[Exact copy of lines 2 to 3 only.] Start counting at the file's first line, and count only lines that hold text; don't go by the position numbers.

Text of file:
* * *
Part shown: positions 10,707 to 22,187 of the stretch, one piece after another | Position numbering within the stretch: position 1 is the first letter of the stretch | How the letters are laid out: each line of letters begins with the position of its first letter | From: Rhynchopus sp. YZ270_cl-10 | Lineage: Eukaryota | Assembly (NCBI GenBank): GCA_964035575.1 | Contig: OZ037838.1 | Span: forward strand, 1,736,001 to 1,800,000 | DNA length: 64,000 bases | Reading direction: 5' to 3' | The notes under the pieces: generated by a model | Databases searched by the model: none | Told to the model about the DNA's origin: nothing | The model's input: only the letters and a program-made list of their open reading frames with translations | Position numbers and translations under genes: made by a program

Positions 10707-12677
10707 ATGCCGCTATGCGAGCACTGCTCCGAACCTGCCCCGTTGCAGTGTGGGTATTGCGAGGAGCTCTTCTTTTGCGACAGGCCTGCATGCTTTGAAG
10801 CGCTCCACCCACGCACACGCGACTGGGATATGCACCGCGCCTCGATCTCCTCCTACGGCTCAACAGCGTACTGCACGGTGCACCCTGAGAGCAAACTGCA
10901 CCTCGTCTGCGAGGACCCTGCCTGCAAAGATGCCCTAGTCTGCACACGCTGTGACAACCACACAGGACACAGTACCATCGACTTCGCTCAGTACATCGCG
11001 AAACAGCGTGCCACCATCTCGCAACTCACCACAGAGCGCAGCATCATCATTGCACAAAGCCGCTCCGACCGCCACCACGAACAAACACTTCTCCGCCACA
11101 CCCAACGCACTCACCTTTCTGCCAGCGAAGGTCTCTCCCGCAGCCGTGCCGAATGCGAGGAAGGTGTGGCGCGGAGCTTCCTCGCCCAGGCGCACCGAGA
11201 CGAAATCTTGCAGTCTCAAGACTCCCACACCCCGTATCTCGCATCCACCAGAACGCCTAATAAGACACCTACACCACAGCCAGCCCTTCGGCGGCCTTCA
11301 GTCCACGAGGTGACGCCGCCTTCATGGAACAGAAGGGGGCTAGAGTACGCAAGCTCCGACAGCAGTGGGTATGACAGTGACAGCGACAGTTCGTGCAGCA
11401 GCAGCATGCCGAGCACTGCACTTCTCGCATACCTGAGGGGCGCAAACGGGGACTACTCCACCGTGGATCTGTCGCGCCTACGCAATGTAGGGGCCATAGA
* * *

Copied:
Positions 10707-12677
10707 ATGCCGCTATGCGAGCACTGCTCCGAACCTGCCCCGTTGCAGTGTGGGTATTGCGAGGAGCTCTTCTTTTGCGACAGGCCTGCATGCTTTGAAG